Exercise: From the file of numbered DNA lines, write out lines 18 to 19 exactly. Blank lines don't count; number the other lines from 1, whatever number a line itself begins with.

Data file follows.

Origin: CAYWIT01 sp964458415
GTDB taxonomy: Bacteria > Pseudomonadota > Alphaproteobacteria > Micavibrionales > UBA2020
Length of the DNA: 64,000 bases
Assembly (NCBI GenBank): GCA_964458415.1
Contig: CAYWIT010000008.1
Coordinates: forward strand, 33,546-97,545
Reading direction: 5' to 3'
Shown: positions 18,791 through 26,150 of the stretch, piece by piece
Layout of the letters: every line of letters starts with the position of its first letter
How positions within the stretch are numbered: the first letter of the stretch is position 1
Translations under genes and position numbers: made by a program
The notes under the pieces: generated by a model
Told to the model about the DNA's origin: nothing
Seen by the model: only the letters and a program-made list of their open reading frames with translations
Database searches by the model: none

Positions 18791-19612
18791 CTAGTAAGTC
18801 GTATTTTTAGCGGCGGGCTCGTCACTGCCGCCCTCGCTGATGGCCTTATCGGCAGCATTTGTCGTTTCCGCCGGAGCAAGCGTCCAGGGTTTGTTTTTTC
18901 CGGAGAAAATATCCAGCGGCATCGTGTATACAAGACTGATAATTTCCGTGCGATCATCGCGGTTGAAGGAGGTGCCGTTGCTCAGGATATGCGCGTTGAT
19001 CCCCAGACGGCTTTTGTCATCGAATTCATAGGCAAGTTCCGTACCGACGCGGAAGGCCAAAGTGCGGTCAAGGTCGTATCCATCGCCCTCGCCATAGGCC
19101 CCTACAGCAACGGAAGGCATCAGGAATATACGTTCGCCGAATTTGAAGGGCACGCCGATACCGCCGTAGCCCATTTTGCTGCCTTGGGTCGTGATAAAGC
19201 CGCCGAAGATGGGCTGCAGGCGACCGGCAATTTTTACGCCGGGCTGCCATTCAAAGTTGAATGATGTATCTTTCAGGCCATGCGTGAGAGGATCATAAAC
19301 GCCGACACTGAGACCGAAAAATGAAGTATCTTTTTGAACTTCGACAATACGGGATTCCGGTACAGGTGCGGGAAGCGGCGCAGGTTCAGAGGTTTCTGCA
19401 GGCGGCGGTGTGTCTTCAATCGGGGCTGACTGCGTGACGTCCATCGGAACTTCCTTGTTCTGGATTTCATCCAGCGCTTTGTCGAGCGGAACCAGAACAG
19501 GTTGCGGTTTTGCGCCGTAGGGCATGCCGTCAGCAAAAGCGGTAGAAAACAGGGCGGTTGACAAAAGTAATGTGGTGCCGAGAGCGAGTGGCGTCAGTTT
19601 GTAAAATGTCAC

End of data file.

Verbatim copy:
18801 GTATTTTTAGCGGCGGGCTCGTCACTGCCGCCCTCGCTGATGGCCTTATCGGCAGCATTTGTCGTTTCCGCCGGAGCAAGCGTCCAGGGTTTGTTTTTTC
18901 CGGAGAAAATATCCAGCGGCATCGTGTATACAAGACTGATAATTTCCGTGCGATCATCGCGGTTGAAGGAGGTGCCGTTGCTCAGGATATGCGCGTTGAT